• Bread is a dietary staple for many and the offences affected millions of consumers;
  • The offences involved a high degree of planning and coordination by the former senior officer of Canada Bread; and
  • Canada Bread realized an advantage, demonstrated in its sales during the relevant time period.

He also reviewed the mitigating factors of the offence including:

  • Canada Bread made no effort to conceal assets or avoid consequences for its conduct;
  • There is no history of similar conduct; and
  • Since its change of ownership, Canada Bread developed and implemented a competition law compliance and training program; and
  • Canada Bread cooperated with the investigation and pleaded guilty to the offences.

Justice Forestell noted that Canada Bread’s cooperation with the investigation was a “highly mitigating factor” that saved considerable time and cost. Further, he stated the guilty pleas provided relief to the overburdened court system at a time when judicial resources are scarce and represented an acknowledgment of harm.

As a result, Justice Forestell was satisfied the recommended fines were consistent with the principles and objectives of sentencing.

Statement from the Competition Bureau

In the Bureau’s June 21, 2023, news release, the Commissioner of Competition stated that “[f]ixing the price of bread— a food staple of Canadian households—was a serious criminal offence.” Notwithstanding, the Bureau recommended to the Public Prosecution Service of Canada that Canada Bread receive leniency under the Bureau’s Leniency Program in return for its full cooperation with the Bureau’s investigation.

Agreements in violation of the Competition Act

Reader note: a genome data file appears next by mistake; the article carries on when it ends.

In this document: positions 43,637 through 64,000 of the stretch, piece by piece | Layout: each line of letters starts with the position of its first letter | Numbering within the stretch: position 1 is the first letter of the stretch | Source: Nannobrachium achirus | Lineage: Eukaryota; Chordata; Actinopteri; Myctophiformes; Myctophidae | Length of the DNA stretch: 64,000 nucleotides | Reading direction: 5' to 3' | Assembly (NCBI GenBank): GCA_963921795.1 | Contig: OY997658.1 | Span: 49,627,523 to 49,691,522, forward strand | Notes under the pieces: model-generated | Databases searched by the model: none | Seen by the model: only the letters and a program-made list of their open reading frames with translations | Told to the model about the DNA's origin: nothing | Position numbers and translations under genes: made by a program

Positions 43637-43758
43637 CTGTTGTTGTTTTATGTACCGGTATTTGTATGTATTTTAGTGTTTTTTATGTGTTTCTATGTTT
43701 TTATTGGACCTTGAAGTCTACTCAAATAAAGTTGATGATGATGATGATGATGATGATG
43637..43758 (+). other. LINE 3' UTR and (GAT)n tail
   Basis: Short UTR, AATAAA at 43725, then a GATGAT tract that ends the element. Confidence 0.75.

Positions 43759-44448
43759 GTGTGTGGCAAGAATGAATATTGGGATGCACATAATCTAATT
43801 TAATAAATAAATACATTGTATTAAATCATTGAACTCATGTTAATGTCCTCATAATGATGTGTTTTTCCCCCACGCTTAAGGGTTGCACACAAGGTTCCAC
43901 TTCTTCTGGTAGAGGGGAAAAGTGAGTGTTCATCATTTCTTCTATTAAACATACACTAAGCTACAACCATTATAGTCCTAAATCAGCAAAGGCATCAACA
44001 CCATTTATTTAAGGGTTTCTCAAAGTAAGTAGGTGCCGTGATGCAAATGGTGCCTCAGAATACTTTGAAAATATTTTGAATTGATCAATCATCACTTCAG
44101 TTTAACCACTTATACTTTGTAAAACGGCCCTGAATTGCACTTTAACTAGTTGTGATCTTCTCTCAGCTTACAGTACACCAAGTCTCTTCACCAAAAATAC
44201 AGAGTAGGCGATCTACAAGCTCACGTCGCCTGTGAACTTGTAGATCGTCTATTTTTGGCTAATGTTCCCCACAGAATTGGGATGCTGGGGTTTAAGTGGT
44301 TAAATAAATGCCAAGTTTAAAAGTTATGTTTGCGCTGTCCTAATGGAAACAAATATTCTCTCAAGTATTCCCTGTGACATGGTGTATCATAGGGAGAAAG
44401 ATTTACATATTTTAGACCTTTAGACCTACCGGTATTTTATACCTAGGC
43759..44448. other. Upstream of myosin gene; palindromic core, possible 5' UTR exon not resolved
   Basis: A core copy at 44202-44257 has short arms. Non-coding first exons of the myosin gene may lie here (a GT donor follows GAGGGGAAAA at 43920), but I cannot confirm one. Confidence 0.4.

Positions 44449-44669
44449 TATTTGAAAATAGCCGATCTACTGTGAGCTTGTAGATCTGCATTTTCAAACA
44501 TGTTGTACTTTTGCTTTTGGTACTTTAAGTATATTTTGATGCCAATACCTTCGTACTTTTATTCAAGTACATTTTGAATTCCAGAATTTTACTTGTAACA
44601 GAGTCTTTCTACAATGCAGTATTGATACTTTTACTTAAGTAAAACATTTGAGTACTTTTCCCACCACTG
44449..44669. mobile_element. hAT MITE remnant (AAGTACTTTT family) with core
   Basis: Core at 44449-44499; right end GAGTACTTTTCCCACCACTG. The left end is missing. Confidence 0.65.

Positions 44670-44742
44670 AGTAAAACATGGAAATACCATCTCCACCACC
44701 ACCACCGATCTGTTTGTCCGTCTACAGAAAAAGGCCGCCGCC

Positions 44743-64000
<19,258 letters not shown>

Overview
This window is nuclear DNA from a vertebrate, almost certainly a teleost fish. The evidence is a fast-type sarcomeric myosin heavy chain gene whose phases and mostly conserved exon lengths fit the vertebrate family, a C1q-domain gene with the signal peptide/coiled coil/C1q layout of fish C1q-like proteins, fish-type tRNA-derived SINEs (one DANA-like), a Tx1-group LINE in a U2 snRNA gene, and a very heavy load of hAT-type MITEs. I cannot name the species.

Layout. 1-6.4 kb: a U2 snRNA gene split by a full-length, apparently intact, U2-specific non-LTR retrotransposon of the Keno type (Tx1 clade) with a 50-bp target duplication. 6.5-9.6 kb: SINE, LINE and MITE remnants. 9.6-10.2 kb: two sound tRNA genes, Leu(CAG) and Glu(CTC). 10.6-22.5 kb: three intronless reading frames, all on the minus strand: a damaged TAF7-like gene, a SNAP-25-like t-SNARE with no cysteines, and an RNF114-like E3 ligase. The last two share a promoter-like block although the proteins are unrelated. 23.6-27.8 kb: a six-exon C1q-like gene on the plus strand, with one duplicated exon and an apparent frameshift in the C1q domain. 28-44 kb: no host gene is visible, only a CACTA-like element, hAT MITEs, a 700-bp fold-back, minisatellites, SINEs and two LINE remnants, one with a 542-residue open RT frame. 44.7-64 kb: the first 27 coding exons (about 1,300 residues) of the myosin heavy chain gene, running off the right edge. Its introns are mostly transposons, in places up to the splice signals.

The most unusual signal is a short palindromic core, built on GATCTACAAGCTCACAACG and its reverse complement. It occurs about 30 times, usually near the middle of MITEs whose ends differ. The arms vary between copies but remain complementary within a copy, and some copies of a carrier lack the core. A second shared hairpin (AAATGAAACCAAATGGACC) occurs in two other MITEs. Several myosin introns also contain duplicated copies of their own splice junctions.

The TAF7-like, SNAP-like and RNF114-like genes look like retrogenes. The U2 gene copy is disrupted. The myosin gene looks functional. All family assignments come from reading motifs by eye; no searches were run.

There are several types of agreements between competitors that can enhance competition and benefit the economy. However, certain agreements, such as cartel agreements, are “naked restraints” on trade and can significantly harm competition. The sentencing decision is a stark reminder that cartel-type behaviour will be subject to serious sanctions.

A cartel forms when two or more competing businesses make an illegal agreement not to compete with each other. Cartels can be created through a simple verbal agreement or a highly complex and structured arrangement. They can also operate in any industry and can be local, regional, national or international.

Price fixing is one of four common types of illegal agreements between competitors (or potential competitors), alongside market allocation, restricting supply and bid-rigging, all of which violate the Competition Act. Price fixing occurs when two or more competing businesses agree to set the same prices for goods and services. Rather than prices being determined by supply and demand, they are set by an agreement among competitors, which often results in higher prices.

Section 45(1) of the Competition Act sets out the criminal offence provision for price fixing. The consequences of the offence are imprisonment for a term not exceeding 14 years or a fine not exceeding $25 million, or both.